|Publication number||US5206668 A|
|Application number||US 07/784,185|
|Publication date||Apr 27, 1993|
|Filing date||Oct 29, 1991|
|Priority date||Oct 29, 1991|
|Publication number||07784185, 784185, US 5206668 A, US 5206668A, US-A-5206668, US5206668 A, US5206668A|
|Inventors||Clement C. Lo, Izadpour Khormaee|
|Original Assignee||Hewlett-Packard Company|
|Export Citation||BiBTeX, EndNote, RefMan|
|Patent Citations (12), Referenced by (40), Classifications (6), Legal Events (5)|
|External Links: USPTO, USPTO Assignment, Espacenet|
This invention relates to thermal inkjet printing and, more particularly, to detecting the sufficiency of ink flow through the printhead of a thermal printing device such as a computer printer, facsimile machine or the like.
Thermal inkjet printing is now a common method of producing high quality, low cost printing with computer printers, facsimile machines and potentially with copiers and other devices as well. The basic design and operation of inkjet printing devices are well known and amply described in U.S. Pat. No. 4,910,528, owned by the present assignee and hereby incorporated by reference. Such devices use an inkjet pen (also known as an ink cartridge), which includes an ink container and printhead through which ink from the container is ejected onto the print media.
One concern with inkjet printing is the sufficiency of ink flow to the paper or other print media. Print quality is a function of, among other things, ink flow through the printhead. Too little ink on the paper produces faded and hard-to-read printed documents. In a worst case, no ink may be printed and the entire document is lost. This scenario may occur where a facsimile machine, out of ink, receives a transmission when unattended and attempts to print. Since the inkjet pen moves across the media even when no ink is being ejected, the facsimile machine mistakenly assumes that the transmission has successfully been received and acknowledges reception to the sender.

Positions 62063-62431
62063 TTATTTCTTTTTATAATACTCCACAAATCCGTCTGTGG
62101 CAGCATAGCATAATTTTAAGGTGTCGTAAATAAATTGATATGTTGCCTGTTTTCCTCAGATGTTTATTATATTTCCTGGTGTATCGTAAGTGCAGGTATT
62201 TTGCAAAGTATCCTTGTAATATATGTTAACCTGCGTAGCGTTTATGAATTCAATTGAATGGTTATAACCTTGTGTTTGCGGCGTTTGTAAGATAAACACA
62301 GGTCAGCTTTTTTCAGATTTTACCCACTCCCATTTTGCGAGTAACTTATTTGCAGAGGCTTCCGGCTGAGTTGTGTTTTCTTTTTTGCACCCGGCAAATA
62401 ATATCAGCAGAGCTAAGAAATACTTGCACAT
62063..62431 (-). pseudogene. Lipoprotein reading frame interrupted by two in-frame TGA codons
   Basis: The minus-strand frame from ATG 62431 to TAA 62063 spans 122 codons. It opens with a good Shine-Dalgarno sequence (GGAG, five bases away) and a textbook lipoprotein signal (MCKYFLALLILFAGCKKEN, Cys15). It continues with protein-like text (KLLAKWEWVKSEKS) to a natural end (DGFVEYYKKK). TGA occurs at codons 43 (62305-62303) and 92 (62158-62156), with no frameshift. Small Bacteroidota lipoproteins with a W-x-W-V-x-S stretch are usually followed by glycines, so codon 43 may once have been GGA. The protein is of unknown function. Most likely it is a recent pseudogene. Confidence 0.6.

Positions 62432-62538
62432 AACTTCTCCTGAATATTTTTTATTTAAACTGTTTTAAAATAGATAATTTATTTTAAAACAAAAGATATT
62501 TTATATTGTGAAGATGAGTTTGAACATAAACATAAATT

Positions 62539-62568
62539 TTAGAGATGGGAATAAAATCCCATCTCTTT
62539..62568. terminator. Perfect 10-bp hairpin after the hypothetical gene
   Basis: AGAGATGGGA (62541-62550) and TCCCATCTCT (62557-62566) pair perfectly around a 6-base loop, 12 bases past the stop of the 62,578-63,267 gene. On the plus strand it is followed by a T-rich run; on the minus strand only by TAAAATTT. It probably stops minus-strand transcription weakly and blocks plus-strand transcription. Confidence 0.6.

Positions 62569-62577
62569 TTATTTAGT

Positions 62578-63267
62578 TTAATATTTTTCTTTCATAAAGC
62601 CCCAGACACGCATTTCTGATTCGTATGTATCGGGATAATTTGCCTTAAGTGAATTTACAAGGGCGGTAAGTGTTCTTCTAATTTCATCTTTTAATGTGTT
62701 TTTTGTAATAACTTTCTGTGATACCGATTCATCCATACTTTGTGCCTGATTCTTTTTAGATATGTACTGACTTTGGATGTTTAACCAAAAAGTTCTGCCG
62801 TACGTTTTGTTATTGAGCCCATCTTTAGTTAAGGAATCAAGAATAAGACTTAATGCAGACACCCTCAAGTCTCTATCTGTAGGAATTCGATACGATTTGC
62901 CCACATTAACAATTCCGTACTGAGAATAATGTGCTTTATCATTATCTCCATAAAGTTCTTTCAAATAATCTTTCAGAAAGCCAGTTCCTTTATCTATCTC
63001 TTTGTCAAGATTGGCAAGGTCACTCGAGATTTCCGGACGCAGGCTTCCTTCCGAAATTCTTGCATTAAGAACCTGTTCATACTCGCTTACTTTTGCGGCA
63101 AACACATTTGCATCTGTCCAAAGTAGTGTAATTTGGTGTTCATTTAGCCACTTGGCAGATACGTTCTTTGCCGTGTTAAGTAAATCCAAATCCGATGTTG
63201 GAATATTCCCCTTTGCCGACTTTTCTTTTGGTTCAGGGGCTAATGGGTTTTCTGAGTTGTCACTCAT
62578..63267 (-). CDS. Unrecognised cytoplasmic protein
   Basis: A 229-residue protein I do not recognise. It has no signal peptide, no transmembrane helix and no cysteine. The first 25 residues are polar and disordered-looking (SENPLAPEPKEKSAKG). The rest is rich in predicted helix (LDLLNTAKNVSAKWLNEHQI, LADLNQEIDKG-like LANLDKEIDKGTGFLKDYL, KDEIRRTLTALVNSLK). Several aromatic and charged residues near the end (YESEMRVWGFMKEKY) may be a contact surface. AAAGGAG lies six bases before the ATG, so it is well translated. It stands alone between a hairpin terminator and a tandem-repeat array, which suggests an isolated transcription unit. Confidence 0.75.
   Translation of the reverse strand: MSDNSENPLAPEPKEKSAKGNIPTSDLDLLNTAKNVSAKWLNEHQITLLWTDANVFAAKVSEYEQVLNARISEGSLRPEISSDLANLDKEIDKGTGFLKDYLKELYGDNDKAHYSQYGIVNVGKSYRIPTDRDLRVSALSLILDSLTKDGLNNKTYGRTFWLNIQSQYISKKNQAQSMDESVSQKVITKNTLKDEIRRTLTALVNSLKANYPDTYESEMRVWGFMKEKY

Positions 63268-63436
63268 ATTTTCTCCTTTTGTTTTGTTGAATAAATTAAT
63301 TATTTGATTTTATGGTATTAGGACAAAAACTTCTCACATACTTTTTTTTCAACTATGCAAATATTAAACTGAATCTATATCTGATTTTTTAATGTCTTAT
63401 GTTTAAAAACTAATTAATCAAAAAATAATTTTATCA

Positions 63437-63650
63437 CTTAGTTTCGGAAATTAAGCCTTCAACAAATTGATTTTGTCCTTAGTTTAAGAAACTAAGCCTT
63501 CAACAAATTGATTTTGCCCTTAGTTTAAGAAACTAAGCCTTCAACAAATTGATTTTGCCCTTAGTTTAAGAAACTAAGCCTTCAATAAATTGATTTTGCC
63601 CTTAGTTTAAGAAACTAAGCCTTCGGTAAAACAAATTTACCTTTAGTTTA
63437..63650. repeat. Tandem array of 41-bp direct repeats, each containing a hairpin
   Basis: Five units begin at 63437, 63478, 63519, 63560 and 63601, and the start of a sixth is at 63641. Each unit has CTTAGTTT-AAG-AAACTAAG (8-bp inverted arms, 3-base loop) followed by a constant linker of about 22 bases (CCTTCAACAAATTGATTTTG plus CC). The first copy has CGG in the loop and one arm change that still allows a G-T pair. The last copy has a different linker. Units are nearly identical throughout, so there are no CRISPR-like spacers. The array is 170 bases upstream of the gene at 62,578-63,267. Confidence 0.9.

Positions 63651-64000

One approach to detecting the sufficiency of ink mechanically in inkjet printing is described in U.S. Pat. No. 4,935,751, also assigned to the present assignee. The ink pen therein houses a contractible ink bag to which is attached a rigid strip. The top end of the pen housing is a window revealing the end of the strip. A scale may be attached to the window. As the ink bag depletes, it contracts and pulls the strip across the window. An observer can manually tell from the position of the strip the relative amount of ink that is left in the bag and thereby the sufficiency of ink for printing. Another mechanical technique using a ball check valve is disclosed in U.S. Pat. No. 4,940,997.
A second approach is to place a capacitive sensor on the printhead, as disclosed in U.S. Pat. No. 4,853,718. The capacitance is a function of the amount of ink present in a channel connecting the ink reservoir to the inkjet of the printhead. With ink present, a charge on the capacitor leaks off quickly. With ink absent, the charge leaks off slowly. A sampling circuit designed to measure the capacitor voltage at a certain interval detects whether there is ink in the channel. Although plausible, this approach requires the addition of relatively complex and costly circuitry to the printing device.